I guess bottom line? I don't care if anyone's tuning in. This has been a relaxing and therapeutic outlet for me. I'm really enjoying crafting my posts and better documenting my life and thoughts. I think I'll be able to look back fondly on my silly little blog. With or without any readers.
Friday, August 22, 2008
I know, I know. It's not really that scary. I mean, if you really want to talk scary, let's talk about sky diving, now that was scary. But kayaking was scary in a different way. Looking out into the water, seeing the darkness below me and all the waves!
I was out there with two friends, both had been before. When we had first started talking about kayaking, I assumed there would be one 2 person boat, and one 1 person boat. And that I would not going to be alone. Not the case. I was quickly corrected and told we’d each be in our own boat. Gulp.
Then we get there. We get our life vests. We make our way down to the beach, get assigned a boat, and just as I'm waiting for some sort of tutorial or instructional portion, the guy says, "Ok, have fun out there". That was it. Umm, not ok with me. I needed more. I walked up to the guy that had just waved us off and I timidly told him “it was my first time'”, and that I wanted to see if he had any tips.
Kayak Expert Guy: Get past those initial big waves. Paddle left to go right. Paddle right to go left. And just get past those waves. Have fun!
Me: Umm, that's all?
Kayak Expert Guy: Yup! Just get past those waves!!
Kayak Expert Guy: Paddle left to go right and paddle right to go left!
Yea. That's all. I think I left our little conversation slightly more nervous. Big wave? Yikes.
Thank goodness for kind (and strong) friends. Bowman and Bahram were kind enough to take pitty on this scardey cat and they gave me the push I needed to get past that big wave. It was the most glorious experience!! The sense of freedom and just being out in the sea. It didn't hurt that we were in San Diego where the weather and water was perfect. We even saw a leopard shark!
Not my photo...but the leopard shark looked similar to this one!
Back up here in SF now, and as I started looking into places to kayak, I started seeing information on wet suites. Umm, no thank you! What's the fun of being out there if you're not warm? And not tipping each other over into the refreshing water? (Although I have to admit, I told the boys there was a 'No Tip' rule with me...this was still my first time after all!) It just woldn't be the same if you weren't reaching in and throwing kelp at each other. And having paddle splash wars! There's nothing refreshing, nor clean, about the water up here!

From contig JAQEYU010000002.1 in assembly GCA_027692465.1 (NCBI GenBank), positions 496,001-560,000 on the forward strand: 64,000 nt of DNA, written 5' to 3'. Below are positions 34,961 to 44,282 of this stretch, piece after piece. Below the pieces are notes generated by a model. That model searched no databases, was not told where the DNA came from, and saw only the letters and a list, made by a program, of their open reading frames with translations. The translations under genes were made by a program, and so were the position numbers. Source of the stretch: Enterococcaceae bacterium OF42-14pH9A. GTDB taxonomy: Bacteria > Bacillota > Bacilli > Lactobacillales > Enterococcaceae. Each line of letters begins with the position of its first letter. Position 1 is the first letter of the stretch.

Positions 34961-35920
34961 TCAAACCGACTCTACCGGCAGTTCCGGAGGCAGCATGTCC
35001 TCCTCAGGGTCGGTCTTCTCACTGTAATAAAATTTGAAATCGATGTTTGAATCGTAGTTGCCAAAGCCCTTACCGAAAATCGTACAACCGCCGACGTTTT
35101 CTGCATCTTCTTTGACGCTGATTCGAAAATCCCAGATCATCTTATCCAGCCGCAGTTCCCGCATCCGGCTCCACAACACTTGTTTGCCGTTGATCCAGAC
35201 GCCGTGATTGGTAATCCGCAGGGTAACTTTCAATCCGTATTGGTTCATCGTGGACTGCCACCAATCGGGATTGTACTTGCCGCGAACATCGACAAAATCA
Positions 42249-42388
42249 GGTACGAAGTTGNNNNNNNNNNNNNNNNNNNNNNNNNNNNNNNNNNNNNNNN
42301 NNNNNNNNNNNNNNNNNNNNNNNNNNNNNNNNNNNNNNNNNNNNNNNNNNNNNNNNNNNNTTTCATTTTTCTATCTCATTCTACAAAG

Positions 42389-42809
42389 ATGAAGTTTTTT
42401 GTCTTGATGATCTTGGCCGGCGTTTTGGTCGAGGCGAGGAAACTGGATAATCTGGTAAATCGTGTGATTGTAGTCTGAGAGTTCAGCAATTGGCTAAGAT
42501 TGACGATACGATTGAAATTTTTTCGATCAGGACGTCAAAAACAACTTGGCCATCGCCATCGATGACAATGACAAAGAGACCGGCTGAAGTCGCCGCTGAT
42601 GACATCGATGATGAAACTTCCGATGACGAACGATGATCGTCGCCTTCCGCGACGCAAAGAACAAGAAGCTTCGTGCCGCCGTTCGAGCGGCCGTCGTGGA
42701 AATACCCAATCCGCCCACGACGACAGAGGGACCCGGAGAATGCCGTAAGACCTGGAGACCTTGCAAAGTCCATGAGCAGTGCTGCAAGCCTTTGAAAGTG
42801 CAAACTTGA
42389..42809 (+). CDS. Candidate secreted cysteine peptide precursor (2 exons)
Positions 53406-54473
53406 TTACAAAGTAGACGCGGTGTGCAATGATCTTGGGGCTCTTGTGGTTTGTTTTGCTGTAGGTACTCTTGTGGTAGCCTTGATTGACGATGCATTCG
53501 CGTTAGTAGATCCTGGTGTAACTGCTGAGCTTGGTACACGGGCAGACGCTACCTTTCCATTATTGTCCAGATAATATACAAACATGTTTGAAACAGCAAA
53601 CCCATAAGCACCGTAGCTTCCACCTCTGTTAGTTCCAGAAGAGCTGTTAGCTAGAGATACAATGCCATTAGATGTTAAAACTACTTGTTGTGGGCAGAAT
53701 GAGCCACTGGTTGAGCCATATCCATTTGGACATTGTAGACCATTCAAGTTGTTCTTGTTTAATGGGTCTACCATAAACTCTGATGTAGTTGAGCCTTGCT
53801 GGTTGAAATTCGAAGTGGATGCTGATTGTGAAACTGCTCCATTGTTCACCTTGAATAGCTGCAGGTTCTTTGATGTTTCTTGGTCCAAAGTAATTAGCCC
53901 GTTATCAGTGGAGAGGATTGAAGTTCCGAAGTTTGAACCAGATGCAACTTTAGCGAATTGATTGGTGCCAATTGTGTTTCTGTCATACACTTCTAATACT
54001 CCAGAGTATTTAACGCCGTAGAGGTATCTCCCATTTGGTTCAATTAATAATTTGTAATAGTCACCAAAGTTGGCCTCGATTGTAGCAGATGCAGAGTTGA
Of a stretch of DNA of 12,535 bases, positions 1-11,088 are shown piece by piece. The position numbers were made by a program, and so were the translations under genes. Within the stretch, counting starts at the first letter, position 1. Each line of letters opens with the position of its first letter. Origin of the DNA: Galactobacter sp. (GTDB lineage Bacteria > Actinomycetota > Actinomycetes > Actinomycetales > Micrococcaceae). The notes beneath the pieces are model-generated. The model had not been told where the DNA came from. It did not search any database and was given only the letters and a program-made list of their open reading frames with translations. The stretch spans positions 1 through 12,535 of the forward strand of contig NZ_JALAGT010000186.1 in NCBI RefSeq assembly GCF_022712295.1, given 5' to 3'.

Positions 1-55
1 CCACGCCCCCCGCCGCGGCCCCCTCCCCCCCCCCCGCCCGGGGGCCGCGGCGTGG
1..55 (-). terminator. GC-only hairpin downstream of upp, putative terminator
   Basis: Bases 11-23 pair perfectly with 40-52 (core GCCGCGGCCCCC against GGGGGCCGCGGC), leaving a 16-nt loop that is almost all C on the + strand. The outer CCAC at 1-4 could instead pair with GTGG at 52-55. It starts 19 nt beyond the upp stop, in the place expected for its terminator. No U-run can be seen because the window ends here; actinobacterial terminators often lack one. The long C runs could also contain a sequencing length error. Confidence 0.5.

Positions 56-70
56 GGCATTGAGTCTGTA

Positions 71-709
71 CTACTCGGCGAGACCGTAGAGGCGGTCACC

We'd guess that most travelers spend more time Kayaking plane tickets than kayaking rivers and oceans. But the paddle events underway in Beijing reminded us of all the IgoUgo members who have dipped their boats into the world's most beautiful waters. Here are some of their picks for the best places to make waves.
1. Boulder City, Nevada: Black Canyon rivergirl88 says: "Below Hoover Dam sits a great little secret called Black Canyon. It is gaining in popularity due to its towering cliffs, emerald-green waters, and numerous hot springs. You can kayak into sea caves, paddle onto sandy beaches for lunch, or just watch for bighorn sheep high on the cliffs. All 745 feet of the Hoover Dam tower above you...what a view!"
2. Vieques, Puerto Rico: Mosquito Bay stomps says: "It really was an out-of-this-world experience. Adding to the glow beneath us was the glow in the sky. Looking up at the stars, we could see the entire band of the Milky Way stretching across the center of the sky. As soon as we got out of our kayaks, all of us were planning our next trip to Vieques and its fairy-dust-sprinkled bioluminescent bay."
3. Baja California, Mexico: Ensenada Caves ernieg23 says: "The most exciting moment of the trip had to be our wild kayaking through Ensenada's caves and into the ocean, where we encountered many amazing sites. A gigantic sea lion attacking a 4-foot-long tuna at about 20 feet from us was a frightening rush that turned into excitement."
4. Halong Bay, Vietnam: Surprising Cave shammiyap says: "Kayaking is a nice way to explore the secluded places, and it helps you get really close-even touch the stone. Kayak under the grottos to another heaven on earth; you will feel that life is so peaceful at once!"
5. Moorea, French Polynesia: Les Tipaniers aunty says: "Make sure you drive to Les Tipaniers resort, park outside, and walk through to the beach. Here you can hire a kayak and paddle across to two nearby motus (little islands). In between the two motus is a beautiful lagoon with crystal-clear water and lots of sea life."
6. Kauai, Hawaii: Hanalei River Idler says: "We pass under a low bridge and are now traveling through the Hanalei National Wildlife Refuge, home to many endangered birds such as black-necked stilts and Hawaiian geese. In fact, the best way to observe the birds of the wetlands is by boat, as access onto the refuge itself is restricted. Silently we glide along the placid river, going at my easy pace. Occasionally an oar splashes, rousting a cattle egret in a flapping flash of white."